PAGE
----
Eggs are one of the most versatile ingredients in a number of foods eaten at breakfast. Whether you purchase your eggs from the supermarket or a farm itself, these small ovals of nutrition are a kitchen staple. But do you know that where you store them can affect their longevity?
Some fridges come with a rack in the door that appears to be a designated egg rack, making it seem like an easy place to store them — but experts are saying that may not be true.
When it comes to preserving this delicious staple, the door is actually the worst place to store your eggs. Not only is the fridge door mobile, but it’s also the warmest part of the appliance.
Due to extreme temperature fluctuations, storing your eggs in the fridge door makes them turn rotten faster, according to Vlatka Lake, a storage expert.
“When it comes to eggs, there is a huge debate on where they should be kept, with some saying in the fridge and others saying on the counter,” said Lake. “The general consensus is to store eggs in the fridge, but not in the egg racks commonly found on the fridge door. Egg racks are susceptible to changes in temperature due to the fridge door opening and closing and can cause your eggs to go rotten more quickly.”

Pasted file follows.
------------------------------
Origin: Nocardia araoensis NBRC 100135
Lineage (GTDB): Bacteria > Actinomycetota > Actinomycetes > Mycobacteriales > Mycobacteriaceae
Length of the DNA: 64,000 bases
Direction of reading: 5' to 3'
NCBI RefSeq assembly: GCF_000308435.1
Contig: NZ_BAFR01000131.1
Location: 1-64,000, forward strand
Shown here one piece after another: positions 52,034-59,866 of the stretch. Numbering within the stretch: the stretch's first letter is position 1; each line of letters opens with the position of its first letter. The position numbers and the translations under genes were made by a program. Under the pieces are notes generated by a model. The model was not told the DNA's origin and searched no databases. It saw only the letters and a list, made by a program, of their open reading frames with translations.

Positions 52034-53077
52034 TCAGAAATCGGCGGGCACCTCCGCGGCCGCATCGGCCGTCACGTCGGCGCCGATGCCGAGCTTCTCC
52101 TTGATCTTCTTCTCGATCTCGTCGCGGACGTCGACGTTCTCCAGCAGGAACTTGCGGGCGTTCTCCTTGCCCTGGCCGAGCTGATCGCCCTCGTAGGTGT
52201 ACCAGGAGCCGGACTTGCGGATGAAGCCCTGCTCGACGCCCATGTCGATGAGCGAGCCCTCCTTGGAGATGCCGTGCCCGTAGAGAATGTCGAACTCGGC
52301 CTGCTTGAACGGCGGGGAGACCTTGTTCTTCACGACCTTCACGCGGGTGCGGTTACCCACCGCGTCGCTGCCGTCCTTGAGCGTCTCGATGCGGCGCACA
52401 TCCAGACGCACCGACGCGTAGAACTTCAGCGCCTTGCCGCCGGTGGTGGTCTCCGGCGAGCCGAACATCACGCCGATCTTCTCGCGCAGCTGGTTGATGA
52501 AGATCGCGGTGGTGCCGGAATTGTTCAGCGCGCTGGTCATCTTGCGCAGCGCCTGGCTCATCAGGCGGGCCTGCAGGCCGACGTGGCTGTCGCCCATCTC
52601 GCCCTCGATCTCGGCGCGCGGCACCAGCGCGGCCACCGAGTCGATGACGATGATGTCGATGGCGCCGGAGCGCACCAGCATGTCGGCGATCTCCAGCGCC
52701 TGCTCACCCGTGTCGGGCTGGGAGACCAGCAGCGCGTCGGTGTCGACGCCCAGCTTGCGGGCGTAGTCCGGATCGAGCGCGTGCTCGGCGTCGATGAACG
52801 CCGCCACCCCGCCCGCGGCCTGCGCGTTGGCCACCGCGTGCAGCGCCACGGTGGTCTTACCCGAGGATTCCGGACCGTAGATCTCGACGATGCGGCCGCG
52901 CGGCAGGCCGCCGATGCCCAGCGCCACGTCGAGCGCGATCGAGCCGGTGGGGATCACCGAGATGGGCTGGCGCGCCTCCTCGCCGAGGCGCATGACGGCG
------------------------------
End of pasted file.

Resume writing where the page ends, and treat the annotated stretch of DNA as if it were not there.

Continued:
Good Housekeeping, an online portal, takes this advice one step further, saying the best place to store your breakfast staple is in their original packaging on the middle shelf of your fridge.
“Eggs are at their best when stored at a consistent temperature, so we recommend keeping them in the fridge on the middle shelf,” explained consumer editor Sara Benwell.
Another staple ingredient you shouldn’t be storing in the door of your fridge – even despite its perfect fit? Your milk. Good Housekeeping recommends storing foods that aren’t as likely to go bad in the door. “Like eggs, the temperature fluctuations can cause the milk to go off quicker. Instead, store foods that have natural preservatives, such as condiments, jams and juice.”